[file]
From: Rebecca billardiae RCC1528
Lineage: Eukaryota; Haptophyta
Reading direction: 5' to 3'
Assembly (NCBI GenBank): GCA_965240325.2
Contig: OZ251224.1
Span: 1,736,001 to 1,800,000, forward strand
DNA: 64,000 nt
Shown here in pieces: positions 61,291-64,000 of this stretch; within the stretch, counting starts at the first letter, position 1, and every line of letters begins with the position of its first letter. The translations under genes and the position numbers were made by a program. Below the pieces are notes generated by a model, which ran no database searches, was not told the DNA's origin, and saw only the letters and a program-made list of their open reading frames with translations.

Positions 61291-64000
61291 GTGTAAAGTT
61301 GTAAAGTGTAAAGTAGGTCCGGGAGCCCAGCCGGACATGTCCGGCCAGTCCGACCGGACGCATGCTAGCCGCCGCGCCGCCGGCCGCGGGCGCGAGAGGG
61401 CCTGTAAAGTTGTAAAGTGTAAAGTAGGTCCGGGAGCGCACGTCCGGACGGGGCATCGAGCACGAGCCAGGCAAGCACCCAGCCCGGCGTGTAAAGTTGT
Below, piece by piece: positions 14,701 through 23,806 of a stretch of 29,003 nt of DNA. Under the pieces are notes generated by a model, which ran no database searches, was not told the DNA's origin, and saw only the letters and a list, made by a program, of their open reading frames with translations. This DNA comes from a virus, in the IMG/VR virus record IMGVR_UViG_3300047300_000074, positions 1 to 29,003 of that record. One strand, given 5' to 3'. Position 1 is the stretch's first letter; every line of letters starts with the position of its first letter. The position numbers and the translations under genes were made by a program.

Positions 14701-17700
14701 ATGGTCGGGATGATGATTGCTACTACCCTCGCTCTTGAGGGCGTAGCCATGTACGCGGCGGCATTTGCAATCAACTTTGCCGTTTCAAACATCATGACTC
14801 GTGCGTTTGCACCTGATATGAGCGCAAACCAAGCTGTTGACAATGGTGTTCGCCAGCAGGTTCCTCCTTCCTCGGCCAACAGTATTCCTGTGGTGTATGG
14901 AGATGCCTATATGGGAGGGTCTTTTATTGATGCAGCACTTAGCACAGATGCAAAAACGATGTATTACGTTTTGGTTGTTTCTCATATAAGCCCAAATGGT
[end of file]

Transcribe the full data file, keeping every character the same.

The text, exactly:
From: Rebecca billardiae RCC1528
Lineage: Eukaryota; Haptophyta
Reading direction: 5' to 3'
Assembly (NCBI GenBank): GCA_965240325.2
Contig: OZ251224.1
Span: 1,736,001 to 1,800,000, forward strand
DNA: 64,000 nt
Shown here in pieces: positions 61,291-64,000 of this stretch; within the stretch, counting starts at the first letter, position 1, and every line of letters begins with the position of its first letter. The translations under genes and the position numbers were made by a program. Below the pieces are notes generated by a model, which ran no database searches, was not told the DNA's origin, and saw only the letters and a program-made list of their open reading frames with translations.

Positions 61291-64000
61291 GTGTAAAGTT
61301 GTAAAGTGTAAAGTAGGTCCGGGAGCCCAGCCGGACATGTCCGGCCAGTCCGACCGGACGCATGCTAGCCGCCGCGCCGCCGGCCGCGGGCGCGAGAGGG
61401 CCTGTAAAGTTGTAAAGTGTAAAGTAGGTCCGGGAGCGCACGTCCGGACGGGGCATCGAGCACGAGCCAGGCAAGCACCCAGCCCGGCGTGTAAAGTTGT
Below, piece by piece: positions 14,701 through 23,806 of a stretch of 29,003 nt of DNA. Under the pieces are notes generated by a model, which ran no database searches, was not told the DNA's origin, and saw only the letters and a list, made by a program, of their open reading frames with translations. This DNA comes from a virus, in the IMG/VR virus record IMGVR_UViG_3300047300_000074, positions 1 to 29,003 of that record. One strand, given 5' to 3'. Position 1 is the stretch's first letter; every line of letters starts with the position of its first letter. The position numbers and the translations under genes were made by a program.

Positions 14701-17700
14701 ATGGTCGGGATGATGATTGCTACTACCCTCGCTCTTGAGGGCGTAGCCATGTACGCGGCGGCATTTGCAATCAACTTTGCCGTTTCAAACATCATGACTC
14801 GTGCGTTTGCACCTGATATGAGCGCAAACCAAGCTGTTGACAATGGTGTTCGCCAGCAGGTTCCTCCTTCCTCGGCCAACAGTATTCCTGTGGTGTATGG
14901 AGATGCCTATATGGGAGGGTCTTTTATTGATGCAGCACTTAGCACAGATGCAAAAACGATGTATTACGTTTTGGTTGTTTCTCATATAAGCCCAAATGGT